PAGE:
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Blue-White Game Position Preview: Special Teams Will Be More of the Same In Spring

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Spring practice for the Nittany Lions culminates in the yearly Blue-White game, taking place in 2016 on April 16. With a little over half their starters returning this fall, at BSD we'll take a position-by-position look at how the different groups stack up for the spring scrimmage. Next up: #PUNTING (and the rest of special teams).

Justin K. Aller/Getty Images

If the last few years is any indication, the Spring game won't feature much in the way of Special Teams. That likely will be music to the ears of many Penn State fans, who'll be biding their time for the summer football camp--when highly touted true freshmen Blake Gillikin (P) and Alex Barbir (K), both consensus 3 star recruits, step foot on campus, and, most figure, will have the best shot at taking over starting duties at their respective positions.

In the meantime, the Nittany Lions have all of their returning starters on Special Teams, from a unit that was dead last in the conference in extra points, second to last in extra points made, but fourth in field goals made. As for kickoff returns, that was a bright spot, despite the changing guard in the endzone, where the Lions ended up fifth in the conference with 21.9 yards per return.

And hey, there's always punting, right? Where Penn State was...12th, with an average of 39.3 ypp. Or punt returns, where they were also 12th with an average of 7.1 yards per return (at least that was closer to 10th place, which was 7.3, than 13th, at 3.5).

Welp.

Here's to a better 2016.

Returning Starters

After taking over the starting extra point and field goal duties, redshirt junior Tyler Davis was perfect for the line (11 of 11 for XP, 8 of 8 in field goals), with a long of 42 yards. He, like his fellow kickers, was inconsistent on kickoffs, and was utilized mostly for points.

Joey "Big Toe" Julius was the starter for all placekicking duties to start the season, until the yips got the better of him and he started shanking extra points, finishing the season 20 of 24 on extra points and 10 of 12 on field goals. The power of his kicks kept the redshirt sophomore in the mix for kickoffs, where he was solely used by the end of the season.

In 2015, punting was split between redshirt junior Chris Gulla and Aussie junior Daniel Pasquariello, depending on the situation, with Pasquariello's rugby-style directional kicks often better suited situationally. Pasquariello was the more prolific punter last season, finishing the year with 58 punts and a 39.9 average (including 12 inside the 20 yard line, and only 3 touchbacks), and a long of 60; Gulla, with a more traditional style, averaged 37.7 yards on 23 punts, having 2 touchbacks and 8 inside the 20 (and a long of 52). Neither had any punts blocked last season.

Senior 2nd team All-American Tyler Yazujian is back for long-snapping duties as well, for his third straight season. He's the most likely of the returning starters to not see his playing time diminish once the talented freshmen take the field.

In terms of return men, there was rotation in and out of the lineup throughout 2015, and all of the returners are back for the spring. Redshirt sophomore wide receiver DeAndre Thompkins was the most prolific punt returner on the team, bar none, returning 23 punts for 178 yards last season; despite a few fumbles, he should be the team's best option this spring. In mop-up time, redshirt sophomore running back Mark Allen took some punt return duties.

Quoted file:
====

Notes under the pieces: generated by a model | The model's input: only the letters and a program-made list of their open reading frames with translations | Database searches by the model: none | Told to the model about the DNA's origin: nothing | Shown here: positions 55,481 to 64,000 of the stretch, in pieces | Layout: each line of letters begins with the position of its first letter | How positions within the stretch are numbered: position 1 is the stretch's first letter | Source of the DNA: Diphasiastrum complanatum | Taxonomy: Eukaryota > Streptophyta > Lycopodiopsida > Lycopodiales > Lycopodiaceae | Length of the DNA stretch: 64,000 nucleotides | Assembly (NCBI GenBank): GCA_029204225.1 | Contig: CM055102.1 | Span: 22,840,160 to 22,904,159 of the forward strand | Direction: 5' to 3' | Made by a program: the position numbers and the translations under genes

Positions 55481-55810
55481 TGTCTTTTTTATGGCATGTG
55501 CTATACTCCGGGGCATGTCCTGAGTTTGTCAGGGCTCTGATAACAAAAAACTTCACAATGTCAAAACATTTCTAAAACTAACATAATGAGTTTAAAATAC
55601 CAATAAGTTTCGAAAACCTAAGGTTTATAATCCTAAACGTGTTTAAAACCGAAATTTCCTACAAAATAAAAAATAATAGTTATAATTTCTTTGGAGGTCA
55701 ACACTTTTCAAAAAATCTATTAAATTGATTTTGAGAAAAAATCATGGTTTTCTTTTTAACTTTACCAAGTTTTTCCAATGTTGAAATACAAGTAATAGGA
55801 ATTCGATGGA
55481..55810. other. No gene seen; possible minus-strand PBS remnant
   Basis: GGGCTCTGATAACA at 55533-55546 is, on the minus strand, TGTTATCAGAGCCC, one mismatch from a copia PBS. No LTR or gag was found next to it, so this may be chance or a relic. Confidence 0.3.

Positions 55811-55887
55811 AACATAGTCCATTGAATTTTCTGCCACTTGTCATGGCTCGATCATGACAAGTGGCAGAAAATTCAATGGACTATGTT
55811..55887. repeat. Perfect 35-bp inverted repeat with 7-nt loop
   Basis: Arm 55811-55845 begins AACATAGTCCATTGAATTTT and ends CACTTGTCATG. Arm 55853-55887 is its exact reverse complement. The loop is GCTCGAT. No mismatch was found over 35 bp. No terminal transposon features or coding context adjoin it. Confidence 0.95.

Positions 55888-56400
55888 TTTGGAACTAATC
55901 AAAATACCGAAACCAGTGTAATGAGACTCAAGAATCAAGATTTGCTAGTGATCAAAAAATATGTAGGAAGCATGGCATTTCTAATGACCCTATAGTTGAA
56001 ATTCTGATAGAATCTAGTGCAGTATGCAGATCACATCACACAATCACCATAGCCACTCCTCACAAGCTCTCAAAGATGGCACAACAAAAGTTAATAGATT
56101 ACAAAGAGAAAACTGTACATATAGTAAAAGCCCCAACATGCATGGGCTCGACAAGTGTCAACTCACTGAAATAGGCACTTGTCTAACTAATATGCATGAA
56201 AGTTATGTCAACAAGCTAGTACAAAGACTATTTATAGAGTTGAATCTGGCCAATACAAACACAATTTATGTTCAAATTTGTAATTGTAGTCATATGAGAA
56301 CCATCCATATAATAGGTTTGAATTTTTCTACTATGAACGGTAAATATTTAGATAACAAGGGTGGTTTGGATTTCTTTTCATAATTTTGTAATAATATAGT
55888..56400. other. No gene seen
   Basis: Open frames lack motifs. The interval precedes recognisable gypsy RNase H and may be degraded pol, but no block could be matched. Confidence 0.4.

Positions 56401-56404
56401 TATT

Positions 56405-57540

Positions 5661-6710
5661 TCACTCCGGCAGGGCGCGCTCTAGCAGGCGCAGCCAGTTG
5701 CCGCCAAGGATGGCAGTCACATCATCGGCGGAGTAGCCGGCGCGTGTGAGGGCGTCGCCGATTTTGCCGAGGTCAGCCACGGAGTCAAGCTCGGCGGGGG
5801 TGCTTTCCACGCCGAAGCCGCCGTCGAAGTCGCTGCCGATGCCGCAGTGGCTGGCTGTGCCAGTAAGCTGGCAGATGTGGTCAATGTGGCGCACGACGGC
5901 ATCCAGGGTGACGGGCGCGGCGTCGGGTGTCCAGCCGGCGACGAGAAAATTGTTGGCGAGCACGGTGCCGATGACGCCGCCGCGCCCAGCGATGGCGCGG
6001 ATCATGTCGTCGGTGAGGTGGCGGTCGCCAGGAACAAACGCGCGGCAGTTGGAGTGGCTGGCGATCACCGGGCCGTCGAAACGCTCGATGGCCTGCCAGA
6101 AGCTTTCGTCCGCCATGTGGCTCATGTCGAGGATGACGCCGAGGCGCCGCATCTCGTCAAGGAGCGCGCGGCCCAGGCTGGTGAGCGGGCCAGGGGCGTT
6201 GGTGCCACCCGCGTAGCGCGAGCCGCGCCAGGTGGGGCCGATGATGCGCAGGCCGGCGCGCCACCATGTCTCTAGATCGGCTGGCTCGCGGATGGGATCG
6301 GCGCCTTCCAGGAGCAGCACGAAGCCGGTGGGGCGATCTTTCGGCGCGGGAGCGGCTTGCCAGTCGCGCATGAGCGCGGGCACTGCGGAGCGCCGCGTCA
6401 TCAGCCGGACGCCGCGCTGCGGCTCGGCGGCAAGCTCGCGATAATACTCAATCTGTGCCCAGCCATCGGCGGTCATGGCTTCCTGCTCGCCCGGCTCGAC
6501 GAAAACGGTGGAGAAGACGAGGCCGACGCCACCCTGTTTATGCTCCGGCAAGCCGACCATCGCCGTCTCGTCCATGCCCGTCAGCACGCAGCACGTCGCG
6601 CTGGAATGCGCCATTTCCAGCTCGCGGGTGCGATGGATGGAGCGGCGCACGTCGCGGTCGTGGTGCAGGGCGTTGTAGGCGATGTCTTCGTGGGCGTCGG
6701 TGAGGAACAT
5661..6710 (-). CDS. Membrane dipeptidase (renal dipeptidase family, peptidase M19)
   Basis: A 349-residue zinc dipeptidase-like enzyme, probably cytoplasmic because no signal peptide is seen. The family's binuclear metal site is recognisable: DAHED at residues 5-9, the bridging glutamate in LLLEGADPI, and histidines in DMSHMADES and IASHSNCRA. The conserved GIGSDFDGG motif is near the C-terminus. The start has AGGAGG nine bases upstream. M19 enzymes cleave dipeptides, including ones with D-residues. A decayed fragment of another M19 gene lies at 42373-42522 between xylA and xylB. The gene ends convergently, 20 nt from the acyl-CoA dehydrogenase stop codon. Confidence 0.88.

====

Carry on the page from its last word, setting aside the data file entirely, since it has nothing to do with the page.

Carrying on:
Redshirt sophomore safety Koa Farmer was the most electric kick returner when he took the field in that position in 2015, but he split time for much of the season, only fielding 18 kicks for 405 yards. Averaging a better yard per catch was redshirt sophomore now-cornerback Nick Scott, who fielded 13 kicks of his own. Rounding out the top performers in the endzone during kickoffs was redshirt sophomore wide receiver Brandon Polk, who fielded ten kicks of his own in 2015. Thompkins may see more time in the kickoff return game this year, especially if Scott sees more time in the cornerback rotation.

Key Reserves

As many of these players will be reserves in these positions themselves come fall 2016, there's not much to say in this placeholder of a few paragraphs. Gulla himself saw time as a backup kicker in 2015, so he'd be a reserve at that position.

For punt returns, senior linebacker Von Walker and senior wide receiver Gregg Garrity are good options to fair catch, which they did numerous times in 2015. Redshirt senior safety Malik Golden has been a backup for kickoff returns, and will likely continue to serve in that role.

Look for some younger guys who redshirted in 2015--like Juwan Johnson or Irvin Charles--to see time early on in this role, if they can't break into the starting lineup at wideout (which may be a big if).

Blue and White Game Position Previews
LB Linebacker U Is Back with 3 Returning Starters
DE DEs Try to Keep the Momentum
DT DTs Try to Rebuild
S Safeties Enjoy Depth and Experience
CB Cornerback Is a Position of Strength
ST Special Teams Will Be More of the Same In Spring
OL The Search for Consistency on the Offensive Line
TE Tight End Youth Movement
WR Penn State's Wide Receivers Are So Good, Everyone
RB Run(ing Backs Are) the Jewels (of Penn State's Offense)
QB Who Will Quarterback Penn State Post-Christian Hackenberg?